The one thing that’s still baffling is why Dr. Mike and Joe voted for Cole, but Mike played his idol anyway. If Cole was one of the targets of the split, which he obviously would be as he was known not to have an idol and was an immunity threat like Desi the week prior, those two votes would seal his fate. Mike could have flashed his idol and then played it at the next Tribal, the same way another guy named Mike did.

The Pagonging that season, in Worlds Apart, saw the dominant alliance take out all four of the No Collar group (including Shirin but not the unmentionable) unceremoniously after that group had used their idol to get out the one person tying the Blue and White Collars together. Losing Kelly Remington only united that alliance further, and Hali, Joe, Jenn, and Shirin were sequentially sent to the jury. Mike Holloway started to become a target during that time, but he kept winning immunity. Mike successfully used his idol to set up the one person remaining who had beaten him in an immunity challenge at that time and get Tyler to change his vote to someone who wouldn’t be happy about it. Dan Foley was indeed angry, and Tyler was gone next by way of Mike’s idol.

Since our sex doctor friend did something similar and threatened to play his idol, albeit on himself seeing as he doesn’t have the luxury of going on an insane immunity run, he should not have played it. It’s an intimidation tactic to get people like Tyler to change their votes. However, Dr. Mike could have waited until there were only two people left on his side like Mike Holloway had. Shirin was his only ally left, and he had one idol and one necklace, so he had enough immunity to cover his crew. The sex doctor did not. It would have been best for him to let Cole walk since he didn’t have enough immunity, real or fake, to cover three people, and if he showcased three idols, nobody would buy it. At that next Tribal, he could have gotten people to panic if he’d accompanied it with a bold statement like “to the people I talked to earlier, the plan hasn’t changed. We are still voting for Ben.” Hysteria would ensue.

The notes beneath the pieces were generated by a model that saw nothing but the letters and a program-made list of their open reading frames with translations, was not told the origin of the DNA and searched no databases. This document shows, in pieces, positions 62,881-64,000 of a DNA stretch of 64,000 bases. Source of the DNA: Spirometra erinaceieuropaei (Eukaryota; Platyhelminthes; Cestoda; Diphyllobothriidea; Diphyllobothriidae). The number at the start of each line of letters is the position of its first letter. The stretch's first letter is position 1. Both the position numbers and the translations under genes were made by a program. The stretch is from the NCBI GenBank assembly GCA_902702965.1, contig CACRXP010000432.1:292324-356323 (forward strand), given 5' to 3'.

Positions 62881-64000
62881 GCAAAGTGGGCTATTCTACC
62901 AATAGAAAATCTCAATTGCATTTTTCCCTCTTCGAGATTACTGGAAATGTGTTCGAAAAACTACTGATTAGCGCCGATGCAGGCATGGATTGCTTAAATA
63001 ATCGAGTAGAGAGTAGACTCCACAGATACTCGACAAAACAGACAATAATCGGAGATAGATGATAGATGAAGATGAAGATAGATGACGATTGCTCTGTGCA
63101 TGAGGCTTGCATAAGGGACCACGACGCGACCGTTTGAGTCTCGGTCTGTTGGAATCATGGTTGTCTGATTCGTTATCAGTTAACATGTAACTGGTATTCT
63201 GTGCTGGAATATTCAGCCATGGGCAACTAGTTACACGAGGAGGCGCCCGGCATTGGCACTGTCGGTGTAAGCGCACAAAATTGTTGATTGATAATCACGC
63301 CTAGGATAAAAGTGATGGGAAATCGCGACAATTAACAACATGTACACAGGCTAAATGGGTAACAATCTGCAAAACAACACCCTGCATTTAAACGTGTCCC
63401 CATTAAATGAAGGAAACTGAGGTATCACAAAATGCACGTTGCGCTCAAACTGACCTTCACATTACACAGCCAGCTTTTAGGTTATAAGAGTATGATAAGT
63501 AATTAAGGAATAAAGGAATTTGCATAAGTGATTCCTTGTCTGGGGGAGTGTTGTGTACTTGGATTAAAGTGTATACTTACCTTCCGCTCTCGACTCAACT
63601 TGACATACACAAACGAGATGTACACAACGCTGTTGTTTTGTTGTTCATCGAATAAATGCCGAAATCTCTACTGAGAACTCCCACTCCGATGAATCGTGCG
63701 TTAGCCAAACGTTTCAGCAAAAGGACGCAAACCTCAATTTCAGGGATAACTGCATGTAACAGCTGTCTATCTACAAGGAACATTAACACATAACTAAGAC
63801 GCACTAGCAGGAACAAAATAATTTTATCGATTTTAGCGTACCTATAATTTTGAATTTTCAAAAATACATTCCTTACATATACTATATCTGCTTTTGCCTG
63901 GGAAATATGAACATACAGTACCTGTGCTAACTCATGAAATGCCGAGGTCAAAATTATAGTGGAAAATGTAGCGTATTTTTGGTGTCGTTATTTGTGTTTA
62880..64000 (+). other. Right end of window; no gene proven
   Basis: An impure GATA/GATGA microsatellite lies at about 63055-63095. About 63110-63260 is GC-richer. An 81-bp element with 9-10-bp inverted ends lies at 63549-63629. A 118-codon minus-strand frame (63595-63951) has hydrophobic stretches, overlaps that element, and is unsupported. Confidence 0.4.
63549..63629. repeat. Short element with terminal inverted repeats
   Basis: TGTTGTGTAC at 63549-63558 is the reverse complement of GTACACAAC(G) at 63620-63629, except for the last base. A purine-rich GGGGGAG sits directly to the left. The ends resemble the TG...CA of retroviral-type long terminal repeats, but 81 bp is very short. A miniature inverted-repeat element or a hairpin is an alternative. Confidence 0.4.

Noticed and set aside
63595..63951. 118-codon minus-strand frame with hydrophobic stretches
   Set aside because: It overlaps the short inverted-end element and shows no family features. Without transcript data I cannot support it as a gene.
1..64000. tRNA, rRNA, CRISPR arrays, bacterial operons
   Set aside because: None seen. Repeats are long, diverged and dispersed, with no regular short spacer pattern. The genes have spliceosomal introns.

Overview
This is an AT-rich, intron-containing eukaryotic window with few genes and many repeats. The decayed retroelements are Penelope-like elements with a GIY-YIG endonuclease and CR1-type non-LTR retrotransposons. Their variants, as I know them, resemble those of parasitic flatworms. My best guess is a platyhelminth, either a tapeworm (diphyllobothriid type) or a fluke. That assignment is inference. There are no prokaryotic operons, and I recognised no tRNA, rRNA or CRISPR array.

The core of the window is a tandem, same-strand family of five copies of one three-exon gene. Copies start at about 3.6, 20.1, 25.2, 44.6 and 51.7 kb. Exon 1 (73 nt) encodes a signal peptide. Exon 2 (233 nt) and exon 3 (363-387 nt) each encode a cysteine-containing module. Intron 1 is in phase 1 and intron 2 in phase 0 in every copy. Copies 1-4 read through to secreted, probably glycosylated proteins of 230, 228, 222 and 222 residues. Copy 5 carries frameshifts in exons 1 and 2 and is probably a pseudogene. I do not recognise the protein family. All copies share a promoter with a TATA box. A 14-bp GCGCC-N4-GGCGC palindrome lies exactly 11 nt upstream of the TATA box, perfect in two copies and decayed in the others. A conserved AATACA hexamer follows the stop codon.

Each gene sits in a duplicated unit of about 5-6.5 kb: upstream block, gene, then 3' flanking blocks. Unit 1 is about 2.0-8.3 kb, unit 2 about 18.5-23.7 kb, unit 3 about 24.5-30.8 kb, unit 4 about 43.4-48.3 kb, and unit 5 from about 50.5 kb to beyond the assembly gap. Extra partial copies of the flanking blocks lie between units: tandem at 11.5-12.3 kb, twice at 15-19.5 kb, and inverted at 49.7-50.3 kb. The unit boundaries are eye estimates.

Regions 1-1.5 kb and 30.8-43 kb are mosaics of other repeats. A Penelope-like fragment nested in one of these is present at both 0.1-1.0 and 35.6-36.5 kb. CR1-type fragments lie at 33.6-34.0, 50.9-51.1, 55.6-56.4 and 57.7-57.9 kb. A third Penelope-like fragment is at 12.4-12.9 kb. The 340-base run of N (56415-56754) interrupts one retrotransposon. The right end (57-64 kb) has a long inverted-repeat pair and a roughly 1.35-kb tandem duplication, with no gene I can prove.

There’s also the risky move of playing the idol on a friend. Had Dr. Mike played his idol on Cole instead, Ben would have been sent packing (since Mike and Joe would have voted for Ben with Cole) and whoever flipped their vote, which was also never shown, would have been compared to the classic of Tyson blindsiding himself. If it didn’t work and Dr. Mike was voted out, he’d look like an idiot for idoling himself out of the game, something that’s only happened on Australian Survivor. Dr. Mike is the type of superfan who would have watched that, so he would be privy to it, but most fans would think of the legendary moment of Russell giving Parvati his idol, Malcolm telling Reynold to “hold up, bro” and at the next Tribal giving Eddie his spare idol, and Jeremy playing one to save Fishbach, among others.